Some weeks it’s really really loud. I’ll slip up and say something stupid, and spend the rest of the day inwardly abusing myself - ‘why do you always do this’, ‘why do people even like you’, ‘you should just stop talking altogether’. My essays are never good enough. If I forget to do an admin job, or miss a meeting with someone, I convince myself that they’ll hate me, that I’m incompetent, that I should never have taken the job on in the first place. It’s like I’ve got an inner self, and I can sometimes tune her out, sometimes even shut her up completely for a while, but as soon as I am feeling overworked, or tired, or stressed, there she is again. The opposite of a personal cheerleader. Someone really put it in perspective for me recently when they asked if I would ever talk to someone else the way I talk to myself sometimes. I was horrified even thinking about it.

I’ve never really known why it is that I have this - I’ve attributed it to anxiety before, to low self-esteem, to any existing mental health issue that I’ve had at any one time. I always try and attach her to an external factor, because then I don’t have to face the facts that her voice is my voice, that it is me that is the problem.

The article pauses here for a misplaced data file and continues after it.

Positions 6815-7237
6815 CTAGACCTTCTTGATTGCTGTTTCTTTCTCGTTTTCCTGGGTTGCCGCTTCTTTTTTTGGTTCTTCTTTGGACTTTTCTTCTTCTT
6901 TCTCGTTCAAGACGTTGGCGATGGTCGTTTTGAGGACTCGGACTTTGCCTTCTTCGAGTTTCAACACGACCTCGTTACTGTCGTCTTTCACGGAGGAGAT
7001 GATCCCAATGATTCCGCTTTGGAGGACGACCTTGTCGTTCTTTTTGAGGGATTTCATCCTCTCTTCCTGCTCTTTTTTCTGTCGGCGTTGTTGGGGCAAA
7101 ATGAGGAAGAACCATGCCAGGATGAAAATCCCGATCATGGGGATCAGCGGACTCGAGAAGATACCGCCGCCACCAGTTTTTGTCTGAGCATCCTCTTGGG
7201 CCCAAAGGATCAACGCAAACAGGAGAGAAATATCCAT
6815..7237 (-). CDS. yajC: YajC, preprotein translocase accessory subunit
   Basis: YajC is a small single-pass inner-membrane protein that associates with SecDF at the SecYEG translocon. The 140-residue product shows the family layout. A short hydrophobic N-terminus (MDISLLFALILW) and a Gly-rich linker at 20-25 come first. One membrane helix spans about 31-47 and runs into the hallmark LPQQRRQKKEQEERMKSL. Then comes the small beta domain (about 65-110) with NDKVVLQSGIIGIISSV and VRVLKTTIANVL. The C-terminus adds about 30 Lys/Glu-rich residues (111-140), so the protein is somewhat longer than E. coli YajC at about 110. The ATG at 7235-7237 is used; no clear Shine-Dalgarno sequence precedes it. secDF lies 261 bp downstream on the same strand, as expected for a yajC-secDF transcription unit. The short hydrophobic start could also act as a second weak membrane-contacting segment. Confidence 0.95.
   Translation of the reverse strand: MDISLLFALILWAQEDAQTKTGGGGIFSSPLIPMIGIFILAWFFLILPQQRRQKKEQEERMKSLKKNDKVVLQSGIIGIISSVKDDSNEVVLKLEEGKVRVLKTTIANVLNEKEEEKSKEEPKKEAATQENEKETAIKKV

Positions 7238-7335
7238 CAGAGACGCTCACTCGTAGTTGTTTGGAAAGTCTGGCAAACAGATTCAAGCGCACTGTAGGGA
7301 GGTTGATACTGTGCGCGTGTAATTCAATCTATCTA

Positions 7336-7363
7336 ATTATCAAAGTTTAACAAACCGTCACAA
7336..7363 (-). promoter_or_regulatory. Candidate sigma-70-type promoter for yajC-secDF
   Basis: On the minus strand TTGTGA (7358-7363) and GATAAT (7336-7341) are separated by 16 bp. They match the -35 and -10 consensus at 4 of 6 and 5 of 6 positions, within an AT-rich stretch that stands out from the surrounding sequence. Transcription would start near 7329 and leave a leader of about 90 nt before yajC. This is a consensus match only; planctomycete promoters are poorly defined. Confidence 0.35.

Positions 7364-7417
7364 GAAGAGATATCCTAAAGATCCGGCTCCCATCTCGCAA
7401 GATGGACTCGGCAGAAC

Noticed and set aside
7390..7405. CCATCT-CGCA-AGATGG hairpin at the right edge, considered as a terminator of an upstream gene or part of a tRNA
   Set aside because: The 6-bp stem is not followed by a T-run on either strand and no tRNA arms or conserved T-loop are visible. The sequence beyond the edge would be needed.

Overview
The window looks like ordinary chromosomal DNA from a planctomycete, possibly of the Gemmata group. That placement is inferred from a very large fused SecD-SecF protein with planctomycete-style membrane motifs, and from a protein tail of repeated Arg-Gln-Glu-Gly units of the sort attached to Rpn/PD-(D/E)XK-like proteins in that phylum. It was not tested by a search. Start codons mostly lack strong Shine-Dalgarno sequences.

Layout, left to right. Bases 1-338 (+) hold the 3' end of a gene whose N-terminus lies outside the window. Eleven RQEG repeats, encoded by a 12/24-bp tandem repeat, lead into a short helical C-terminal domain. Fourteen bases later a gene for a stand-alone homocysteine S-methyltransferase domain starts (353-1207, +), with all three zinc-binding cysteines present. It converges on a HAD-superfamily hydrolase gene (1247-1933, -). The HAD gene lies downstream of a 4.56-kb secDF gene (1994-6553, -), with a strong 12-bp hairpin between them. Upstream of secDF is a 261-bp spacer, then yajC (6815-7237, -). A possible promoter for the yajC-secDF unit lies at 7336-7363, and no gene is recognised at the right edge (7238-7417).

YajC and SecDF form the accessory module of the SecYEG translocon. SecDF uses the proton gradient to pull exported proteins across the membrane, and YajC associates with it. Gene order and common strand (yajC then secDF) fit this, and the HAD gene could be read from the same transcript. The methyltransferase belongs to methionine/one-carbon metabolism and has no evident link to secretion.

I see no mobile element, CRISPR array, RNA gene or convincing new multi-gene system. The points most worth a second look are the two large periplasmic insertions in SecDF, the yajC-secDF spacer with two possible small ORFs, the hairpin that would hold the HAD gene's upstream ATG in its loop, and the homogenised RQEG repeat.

Last week I was at a session with a new counsellor, and she said - in my first session with her, bear in mind - “I think you live in a lot of fear”. This woman, who had known me not 40 minutes, hit the nail right on the head. I am afraid. Afraid that people won’t like me, that I’ll let people down, that I’ll never be ‘good enough’, whatever that means. And this fear drives me to intense perfectionism - everything I do has to be the best, otherwise people won’t like me, people will think I’m a fraud.

In my first year I had an obsession with deadlines. If I was off by even half an hour I’d freak out, sometimes even cry - I knew I was being dramatic but it felt like the worst thing in the world. I did a personality test towards the end of the year (the Myers Briggs - it’s pretty cool if you’re into that kind of thing) which gives you 4 letters to describe yourself: I got ENFP. My friend, having watched me freak out numerous times over deadlines, was surprised that I was an ENFP, not an ENFJ. I’ll highlight the differences here: “ENFPs tend to withhold judgment and delay important decisions, preferring to "keep their options open" should circumstances change.”, whereas “ENFJs tend to plan their activities and make decisions early. They derive a sense of control through predictability.”. The reason for my deadline obsession wasn’t a wish for predictability, but fear - fear that my tutor would hate me, that I would be seen as a bad student, that people would realise I was a fraud and that I shouldn’t be here (imposter syndrome am I right?).